This case is intended for master level degrees. The case "The Oil Sector: The importance of inventory ratios" is similar, but intended for undergraduates, if that's your target.

    Academic Area:
    Financial Accounting | Cost Accounting & Management Control
  6. The Terminus Hotel (A) CG1-130-A-I

    The “Terminus” Hotel, a 200-room facility, is located within the city walls of one of the most impressive medieval towns in Southern Europe. As consequence of poor management and old-fashioned interior design, the Hotel experienced slumping demand since 2001. In 2004, the Hotel was on the brink of bankruptcy.  In a sudden, these dark prospects turned into hopeful ones; the Hotel was located on a historic building and the regional authorities approached Mr. Leo D. Marcial, chair of the Chamber of Commerce, to mobilize local entrepreneurs in order to take over hotel ownership. 

    This case presents the opportunity to do a profitability analysis of Hotel Terminus, which after a general renovation has once again opened its doors to guests. This analysis is motivated by poor results, that even though they were planned to be in red numbers, the losses are larger than expected. The hotel offers three distinct services: accommodation, restaurant and entertainment (flamenco).

    For the writing of this case, several bits of data have been modified to protect the identity of the company.

    Academic Area:
    Cost Accounting & Management Control
  7. The Terminus Hotel (B) CG1-130-B-I

    The “Terminus” Hotel, a 200-room facility, is located within the city walls of one of the most impressive medieval towns in Southern Europe. As consequence of poor management and old-fashioned interior design, the Hotel experienced slumping demand since 2001. In 2004, the Hotel was on the brink of bankruptcy.  In a sudden, these dark prospects turned into hopeful ones; the Hotel was located on a historic building and the regional authorities approached Mr. Leo D. Marcial, chair of the Chamber of Commerce, to mobilize local entrepreneurs in order to take over hotel ownership. 

    This part B analyzes a particular situation related to a couple of tour operators that propose to the hotel a regular booking of rooms per day, however at a discounted cost. This possibility was refused because of a recommendation of the accounting department, together with a later proposal with similar terms, though with a lesser discount. This short case offers information on fixed and variable costs and more information to analyze why management took this position so that the student can analyze it to agree or disagree on it.

    Academic Area:
    Cost Accounting & Management Control
  8. QE Liquidity in search of profitability: the dilemma … EC1-135-I

    This case seeks two purposes. First, illustrating the relevance of the economic environment for determining business profitability. Second, putting in practice students acquired macroeconomic analytical skills by using them to support a real life financial investment decision. The students are asked to endorse one of two options, US or Brazil, for the launching of a new investment fund by FTInvest, a financial investment company. The recommendation is made by students acting as members of the Economic Research Department of the company. Therefore, it should be based on the country identified by them as providing the most favorable economic environment for the profitability of the investment in the medium/long run. The decision takes place in the second half of 2011, at a time when the US economy showed a hesitant recovery after the Great Global Recession of 2008 and when the Brazilian economy was booming after a very short blip. It was also at a time when, due to ultra-loose US monetary policy, interest rates and yields were at historical lows in the US while they were relatively high in Brazil.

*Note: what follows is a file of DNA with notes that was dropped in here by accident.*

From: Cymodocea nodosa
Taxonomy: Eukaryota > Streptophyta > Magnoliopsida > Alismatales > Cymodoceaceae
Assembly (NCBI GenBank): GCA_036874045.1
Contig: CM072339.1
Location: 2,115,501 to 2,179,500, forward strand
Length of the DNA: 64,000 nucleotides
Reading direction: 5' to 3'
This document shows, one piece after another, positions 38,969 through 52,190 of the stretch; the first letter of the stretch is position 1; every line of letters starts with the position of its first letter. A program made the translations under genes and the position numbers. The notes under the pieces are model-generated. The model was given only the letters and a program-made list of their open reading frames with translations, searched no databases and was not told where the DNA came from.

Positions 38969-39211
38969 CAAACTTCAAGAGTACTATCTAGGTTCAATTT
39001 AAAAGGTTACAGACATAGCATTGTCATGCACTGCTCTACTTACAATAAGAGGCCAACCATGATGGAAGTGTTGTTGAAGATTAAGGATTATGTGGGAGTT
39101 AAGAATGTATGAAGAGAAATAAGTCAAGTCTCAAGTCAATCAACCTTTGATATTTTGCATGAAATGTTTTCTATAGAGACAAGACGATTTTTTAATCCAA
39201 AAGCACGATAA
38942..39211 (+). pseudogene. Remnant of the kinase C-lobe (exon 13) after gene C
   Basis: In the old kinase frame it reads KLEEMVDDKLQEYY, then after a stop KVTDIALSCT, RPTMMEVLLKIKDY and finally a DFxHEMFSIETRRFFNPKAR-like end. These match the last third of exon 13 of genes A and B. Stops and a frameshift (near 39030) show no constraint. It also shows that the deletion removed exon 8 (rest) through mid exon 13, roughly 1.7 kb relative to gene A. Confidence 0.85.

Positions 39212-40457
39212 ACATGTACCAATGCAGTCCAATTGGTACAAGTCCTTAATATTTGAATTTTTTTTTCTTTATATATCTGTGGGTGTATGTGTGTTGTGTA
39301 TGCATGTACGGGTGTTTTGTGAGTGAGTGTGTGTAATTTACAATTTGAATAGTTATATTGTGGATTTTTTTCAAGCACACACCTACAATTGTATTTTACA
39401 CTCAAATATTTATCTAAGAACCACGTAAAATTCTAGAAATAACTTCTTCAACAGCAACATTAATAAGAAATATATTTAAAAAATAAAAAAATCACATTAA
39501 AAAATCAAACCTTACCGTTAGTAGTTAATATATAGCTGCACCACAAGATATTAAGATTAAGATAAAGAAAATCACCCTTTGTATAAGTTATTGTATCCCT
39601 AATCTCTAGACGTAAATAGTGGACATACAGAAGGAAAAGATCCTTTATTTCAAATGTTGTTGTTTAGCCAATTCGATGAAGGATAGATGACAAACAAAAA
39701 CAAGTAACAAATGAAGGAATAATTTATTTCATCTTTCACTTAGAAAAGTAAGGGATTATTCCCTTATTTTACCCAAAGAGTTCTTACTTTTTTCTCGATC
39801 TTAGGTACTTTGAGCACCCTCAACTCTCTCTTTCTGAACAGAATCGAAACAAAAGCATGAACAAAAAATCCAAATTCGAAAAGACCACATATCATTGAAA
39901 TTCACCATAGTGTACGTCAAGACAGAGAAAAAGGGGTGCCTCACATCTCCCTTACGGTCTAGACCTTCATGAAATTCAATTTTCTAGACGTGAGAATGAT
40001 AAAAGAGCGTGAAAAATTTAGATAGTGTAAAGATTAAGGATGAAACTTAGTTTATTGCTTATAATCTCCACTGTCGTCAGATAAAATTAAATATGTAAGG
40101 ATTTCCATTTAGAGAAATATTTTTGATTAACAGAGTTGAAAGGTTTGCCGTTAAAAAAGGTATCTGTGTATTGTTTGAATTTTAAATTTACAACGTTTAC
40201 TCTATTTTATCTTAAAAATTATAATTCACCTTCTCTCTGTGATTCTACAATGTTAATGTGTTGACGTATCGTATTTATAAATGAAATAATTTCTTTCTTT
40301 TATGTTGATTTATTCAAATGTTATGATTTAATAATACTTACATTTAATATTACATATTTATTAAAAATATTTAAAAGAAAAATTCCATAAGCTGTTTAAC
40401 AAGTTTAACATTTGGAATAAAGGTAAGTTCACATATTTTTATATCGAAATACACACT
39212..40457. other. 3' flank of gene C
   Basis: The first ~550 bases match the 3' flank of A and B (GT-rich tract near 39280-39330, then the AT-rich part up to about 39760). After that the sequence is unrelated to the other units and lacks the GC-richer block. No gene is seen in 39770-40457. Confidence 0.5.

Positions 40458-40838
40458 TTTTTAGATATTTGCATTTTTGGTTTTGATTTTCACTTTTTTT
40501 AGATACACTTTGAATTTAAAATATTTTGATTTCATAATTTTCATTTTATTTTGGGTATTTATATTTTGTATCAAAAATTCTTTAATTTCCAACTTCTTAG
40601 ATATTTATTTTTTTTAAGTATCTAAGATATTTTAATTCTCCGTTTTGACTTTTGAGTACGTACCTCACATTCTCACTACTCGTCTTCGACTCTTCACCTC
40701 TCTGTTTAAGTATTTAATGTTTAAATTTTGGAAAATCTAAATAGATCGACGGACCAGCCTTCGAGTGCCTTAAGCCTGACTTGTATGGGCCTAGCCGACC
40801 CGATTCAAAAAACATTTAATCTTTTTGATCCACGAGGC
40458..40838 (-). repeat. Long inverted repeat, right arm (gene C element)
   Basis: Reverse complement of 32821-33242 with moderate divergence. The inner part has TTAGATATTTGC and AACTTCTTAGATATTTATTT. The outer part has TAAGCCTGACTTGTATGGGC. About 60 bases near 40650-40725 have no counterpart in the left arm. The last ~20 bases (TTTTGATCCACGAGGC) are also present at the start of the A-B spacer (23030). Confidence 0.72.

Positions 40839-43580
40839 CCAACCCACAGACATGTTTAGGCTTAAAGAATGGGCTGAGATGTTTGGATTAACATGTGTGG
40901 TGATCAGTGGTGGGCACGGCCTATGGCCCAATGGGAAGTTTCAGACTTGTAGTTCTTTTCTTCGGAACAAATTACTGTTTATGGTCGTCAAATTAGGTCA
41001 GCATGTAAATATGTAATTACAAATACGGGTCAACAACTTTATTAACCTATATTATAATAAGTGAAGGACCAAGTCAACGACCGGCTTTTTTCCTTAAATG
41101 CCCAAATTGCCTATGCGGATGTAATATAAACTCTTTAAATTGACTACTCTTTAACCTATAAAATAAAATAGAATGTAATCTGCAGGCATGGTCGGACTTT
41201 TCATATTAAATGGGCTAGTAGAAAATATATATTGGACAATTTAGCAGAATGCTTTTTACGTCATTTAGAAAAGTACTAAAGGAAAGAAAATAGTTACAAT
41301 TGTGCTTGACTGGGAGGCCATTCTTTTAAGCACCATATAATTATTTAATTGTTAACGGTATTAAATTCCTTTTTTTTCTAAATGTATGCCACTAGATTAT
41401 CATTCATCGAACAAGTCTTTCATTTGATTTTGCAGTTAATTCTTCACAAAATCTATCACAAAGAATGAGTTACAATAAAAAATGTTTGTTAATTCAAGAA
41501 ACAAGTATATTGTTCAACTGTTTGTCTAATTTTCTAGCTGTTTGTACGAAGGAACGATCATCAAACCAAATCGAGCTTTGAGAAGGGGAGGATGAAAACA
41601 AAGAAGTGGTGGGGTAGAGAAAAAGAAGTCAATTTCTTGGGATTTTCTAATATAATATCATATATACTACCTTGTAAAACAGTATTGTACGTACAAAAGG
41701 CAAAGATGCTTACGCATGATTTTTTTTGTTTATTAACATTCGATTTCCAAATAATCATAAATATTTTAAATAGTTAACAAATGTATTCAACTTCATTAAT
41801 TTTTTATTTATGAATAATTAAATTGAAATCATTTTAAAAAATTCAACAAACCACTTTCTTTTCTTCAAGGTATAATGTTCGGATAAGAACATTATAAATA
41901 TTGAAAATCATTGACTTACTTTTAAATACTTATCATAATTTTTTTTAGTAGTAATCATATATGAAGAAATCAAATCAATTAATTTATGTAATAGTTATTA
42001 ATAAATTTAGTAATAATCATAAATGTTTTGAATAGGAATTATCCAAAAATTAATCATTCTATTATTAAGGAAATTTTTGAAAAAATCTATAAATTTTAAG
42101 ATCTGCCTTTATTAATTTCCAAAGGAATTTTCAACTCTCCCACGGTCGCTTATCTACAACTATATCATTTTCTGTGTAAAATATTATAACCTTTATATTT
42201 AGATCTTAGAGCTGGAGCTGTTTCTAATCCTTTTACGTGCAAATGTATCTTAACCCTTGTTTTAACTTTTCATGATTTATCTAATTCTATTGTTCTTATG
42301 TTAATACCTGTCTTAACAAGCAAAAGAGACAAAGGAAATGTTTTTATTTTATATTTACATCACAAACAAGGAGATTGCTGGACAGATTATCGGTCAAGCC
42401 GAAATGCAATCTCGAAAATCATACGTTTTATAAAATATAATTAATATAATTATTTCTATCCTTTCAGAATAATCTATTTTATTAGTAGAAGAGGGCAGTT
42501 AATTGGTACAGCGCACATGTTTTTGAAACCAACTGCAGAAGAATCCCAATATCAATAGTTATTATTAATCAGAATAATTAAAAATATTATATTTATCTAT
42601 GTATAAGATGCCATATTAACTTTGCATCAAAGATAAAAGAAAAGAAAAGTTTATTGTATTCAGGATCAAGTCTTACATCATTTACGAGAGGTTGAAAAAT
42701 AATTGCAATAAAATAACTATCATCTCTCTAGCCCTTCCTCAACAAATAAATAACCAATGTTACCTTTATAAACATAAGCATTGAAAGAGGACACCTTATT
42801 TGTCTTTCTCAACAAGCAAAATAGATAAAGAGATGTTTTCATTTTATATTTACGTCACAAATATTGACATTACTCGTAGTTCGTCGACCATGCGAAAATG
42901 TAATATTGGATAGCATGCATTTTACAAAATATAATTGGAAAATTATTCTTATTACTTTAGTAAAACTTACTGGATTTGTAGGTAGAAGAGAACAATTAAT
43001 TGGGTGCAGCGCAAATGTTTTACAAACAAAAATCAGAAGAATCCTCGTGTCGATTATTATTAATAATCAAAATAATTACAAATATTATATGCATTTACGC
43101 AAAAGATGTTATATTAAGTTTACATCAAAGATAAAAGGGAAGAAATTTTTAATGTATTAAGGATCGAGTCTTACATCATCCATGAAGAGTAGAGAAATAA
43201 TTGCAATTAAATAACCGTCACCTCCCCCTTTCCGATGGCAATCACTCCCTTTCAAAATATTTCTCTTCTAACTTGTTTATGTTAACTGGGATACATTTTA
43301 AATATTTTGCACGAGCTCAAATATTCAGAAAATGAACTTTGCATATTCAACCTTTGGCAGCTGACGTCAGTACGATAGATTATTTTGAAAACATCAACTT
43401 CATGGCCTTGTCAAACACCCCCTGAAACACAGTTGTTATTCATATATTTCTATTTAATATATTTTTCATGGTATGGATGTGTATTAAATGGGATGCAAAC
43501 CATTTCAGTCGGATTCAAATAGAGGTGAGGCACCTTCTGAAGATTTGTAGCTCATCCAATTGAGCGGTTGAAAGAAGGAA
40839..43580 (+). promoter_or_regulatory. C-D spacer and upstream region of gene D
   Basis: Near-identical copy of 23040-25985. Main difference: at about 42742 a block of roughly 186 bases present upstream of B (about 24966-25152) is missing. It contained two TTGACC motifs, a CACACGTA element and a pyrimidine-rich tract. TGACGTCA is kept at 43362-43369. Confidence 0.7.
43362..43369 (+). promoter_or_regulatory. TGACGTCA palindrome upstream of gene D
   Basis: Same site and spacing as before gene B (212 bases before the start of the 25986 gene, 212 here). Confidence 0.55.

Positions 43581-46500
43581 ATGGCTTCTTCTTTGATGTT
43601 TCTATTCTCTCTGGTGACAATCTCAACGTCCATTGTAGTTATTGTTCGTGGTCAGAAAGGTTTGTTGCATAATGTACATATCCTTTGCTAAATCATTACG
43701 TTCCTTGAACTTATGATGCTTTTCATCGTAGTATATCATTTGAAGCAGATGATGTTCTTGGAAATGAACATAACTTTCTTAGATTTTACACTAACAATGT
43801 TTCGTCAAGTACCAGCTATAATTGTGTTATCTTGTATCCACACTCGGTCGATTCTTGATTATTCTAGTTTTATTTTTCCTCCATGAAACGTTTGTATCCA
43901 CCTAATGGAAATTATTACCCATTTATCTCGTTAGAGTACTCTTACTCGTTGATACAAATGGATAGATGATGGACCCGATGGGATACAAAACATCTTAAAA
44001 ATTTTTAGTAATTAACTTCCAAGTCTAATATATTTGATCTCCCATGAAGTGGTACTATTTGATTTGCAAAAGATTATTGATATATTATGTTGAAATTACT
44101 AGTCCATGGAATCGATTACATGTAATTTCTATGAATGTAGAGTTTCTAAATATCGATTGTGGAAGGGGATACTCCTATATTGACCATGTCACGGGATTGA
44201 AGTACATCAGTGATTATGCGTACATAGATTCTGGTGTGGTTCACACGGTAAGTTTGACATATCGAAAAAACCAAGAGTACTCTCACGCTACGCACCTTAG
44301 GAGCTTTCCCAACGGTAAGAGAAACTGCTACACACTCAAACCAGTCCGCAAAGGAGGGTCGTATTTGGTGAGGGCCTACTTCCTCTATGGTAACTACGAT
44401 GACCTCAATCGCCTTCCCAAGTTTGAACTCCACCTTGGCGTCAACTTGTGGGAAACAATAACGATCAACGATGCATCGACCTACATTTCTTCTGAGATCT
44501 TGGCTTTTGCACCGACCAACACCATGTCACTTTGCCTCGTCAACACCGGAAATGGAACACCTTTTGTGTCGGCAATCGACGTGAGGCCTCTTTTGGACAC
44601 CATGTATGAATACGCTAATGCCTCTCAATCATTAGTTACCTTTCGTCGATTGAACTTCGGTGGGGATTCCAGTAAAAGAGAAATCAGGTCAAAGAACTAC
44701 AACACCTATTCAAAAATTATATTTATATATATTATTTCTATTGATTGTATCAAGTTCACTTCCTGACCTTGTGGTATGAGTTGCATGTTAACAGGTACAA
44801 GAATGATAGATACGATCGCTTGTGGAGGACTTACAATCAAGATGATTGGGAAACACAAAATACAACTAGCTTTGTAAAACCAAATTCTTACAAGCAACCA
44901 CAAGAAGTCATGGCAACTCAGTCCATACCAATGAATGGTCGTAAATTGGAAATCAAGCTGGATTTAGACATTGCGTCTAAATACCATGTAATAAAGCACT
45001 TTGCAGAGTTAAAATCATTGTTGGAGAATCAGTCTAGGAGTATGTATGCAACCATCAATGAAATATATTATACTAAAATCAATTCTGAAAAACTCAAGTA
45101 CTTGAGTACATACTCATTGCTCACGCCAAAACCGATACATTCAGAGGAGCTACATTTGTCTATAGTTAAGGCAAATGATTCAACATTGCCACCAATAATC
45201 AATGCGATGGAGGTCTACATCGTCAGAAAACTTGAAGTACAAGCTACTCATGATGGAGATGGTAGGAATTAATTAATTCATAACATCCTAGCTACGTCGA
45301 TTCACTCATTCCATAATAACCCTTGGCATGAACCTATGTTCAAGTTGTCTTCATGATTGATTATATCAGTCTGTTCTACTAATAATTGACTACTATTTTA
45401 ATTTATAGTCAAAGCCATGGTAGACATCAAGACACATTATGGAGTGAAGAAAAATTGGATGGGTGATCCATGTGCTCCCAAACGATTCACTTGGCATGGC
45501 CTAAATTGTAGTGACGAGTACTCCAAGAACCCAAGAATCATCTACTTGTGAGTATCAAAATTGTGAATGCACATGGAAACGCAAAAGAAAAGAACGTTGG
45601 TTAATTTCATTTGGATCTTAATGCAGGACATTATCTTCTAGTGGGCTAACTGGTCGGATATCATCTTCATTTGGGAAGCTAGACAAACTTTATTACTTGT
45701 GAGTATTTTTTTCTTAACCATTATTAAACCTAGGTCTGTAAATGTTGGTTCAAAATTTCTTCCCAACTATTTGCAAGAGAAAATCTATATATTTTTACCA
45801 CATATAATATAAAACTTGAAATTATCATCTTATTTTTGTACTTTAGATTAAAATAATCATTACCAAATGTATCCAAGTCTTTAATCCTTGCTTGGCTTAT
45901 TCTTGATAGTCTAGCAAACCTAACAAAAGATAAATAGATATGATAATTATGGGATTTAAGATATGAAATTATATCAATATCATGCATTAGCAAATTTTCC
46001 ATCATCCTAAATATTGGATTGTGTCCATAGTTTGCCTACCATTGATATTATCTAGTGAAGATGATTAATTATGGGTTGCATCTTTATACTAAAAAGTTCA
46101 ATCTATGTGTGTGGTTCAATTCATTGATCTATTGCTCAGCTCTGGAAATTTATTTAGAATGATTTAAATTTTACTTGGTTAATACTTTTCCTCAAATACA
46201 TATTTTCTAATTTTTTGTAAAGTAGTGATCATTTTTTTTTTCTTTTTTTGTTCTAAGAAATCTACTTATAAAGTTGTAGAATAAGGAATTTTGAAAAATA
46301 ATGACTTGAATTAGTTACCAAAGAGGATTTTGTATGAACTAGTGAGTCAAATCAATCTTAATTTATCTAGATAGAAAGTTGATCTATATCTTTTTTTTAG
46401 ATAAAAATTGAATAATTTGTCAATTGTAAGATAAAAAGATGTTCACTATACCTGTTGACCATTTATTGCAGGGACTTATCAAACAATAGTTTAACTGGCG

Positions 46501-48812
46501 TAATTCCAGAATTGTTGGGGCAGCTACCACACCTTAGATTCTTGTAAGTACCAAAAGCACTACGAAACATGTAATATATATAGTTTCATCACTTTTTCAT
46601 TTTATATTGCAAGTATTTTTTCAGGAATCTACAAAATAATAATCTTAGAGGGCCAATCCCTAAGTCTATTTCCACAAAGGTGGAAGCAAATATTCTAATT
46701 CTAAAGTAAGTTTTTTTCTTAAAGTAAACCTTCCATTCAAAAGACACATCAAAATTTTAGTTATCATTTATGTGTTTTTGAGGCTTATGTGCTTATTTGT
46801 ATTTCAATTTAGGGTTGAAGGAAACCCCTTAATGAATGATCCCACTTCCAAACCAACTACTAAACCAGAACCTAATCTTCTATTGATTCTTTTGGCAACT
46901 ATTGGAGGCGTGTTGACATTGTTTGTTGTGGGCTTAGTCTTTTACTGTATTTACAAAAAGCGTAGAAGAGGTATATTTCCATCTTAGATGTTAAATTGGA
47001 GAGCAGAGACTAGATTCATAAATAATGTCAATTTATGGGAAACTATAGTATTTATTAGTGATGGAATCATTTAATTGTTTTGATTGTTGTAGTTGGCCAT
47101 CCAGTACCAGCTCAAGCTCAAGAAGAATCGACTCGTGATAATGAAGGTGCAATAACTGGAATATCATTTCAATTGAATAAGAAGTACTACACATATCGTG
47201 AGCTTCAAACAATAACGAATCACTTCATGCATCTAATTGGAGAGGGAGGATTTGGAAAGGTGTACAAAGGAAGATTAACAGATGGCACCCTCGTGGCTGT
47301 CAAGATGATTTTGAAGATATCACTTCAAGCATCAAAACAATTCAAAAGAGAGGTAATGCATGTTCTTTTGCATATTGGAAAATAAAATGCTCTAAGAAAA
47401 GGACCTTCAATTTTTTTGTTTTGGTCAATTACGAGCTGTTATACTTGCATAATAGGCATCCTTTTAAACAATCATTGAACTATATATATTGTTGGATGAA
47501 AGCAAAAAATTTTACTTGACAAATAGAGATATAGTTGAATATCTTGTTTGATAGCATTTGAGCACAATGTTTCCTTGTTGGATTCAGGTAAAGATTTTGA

Academic Area:
    Economic Environment & Public Affairs | Finance
  9. Japan EC1-134-I-M

    This interactive case study combines data that is publicly available in Google Data with questions for the students so they can reflect on the policies of Japan that affect their economic development.

    The idea is that students can understand the liquidity trap (how low interest rates end up making the monetary policy useless), what can be expected of growth when it is based on debt, some of the structural limits to growth (like aging population and technology) and the importance of political stability in the growth process.

    The context for the case is a meeting where the finance ministry of Japan calls on the class (who role play as consultants) to help them understand the situation. The information offered includes embedded content from google data that the students can navigate through different graphs organized to depict many of the main economic variables and relevant relations between them, and is combined with research questions to ensure active student participation. It also has a professor’s page that will include additional information on several events related to social, economic and political events that affect the aforementioned variables, as well as a place to display the student’s answers, that may be hand-picked if desired.

    An advantage of using Google Data for this case is the fact that the information is kept permanently up-to-date

    Academic Area:
    Economic Environment & Public Affairs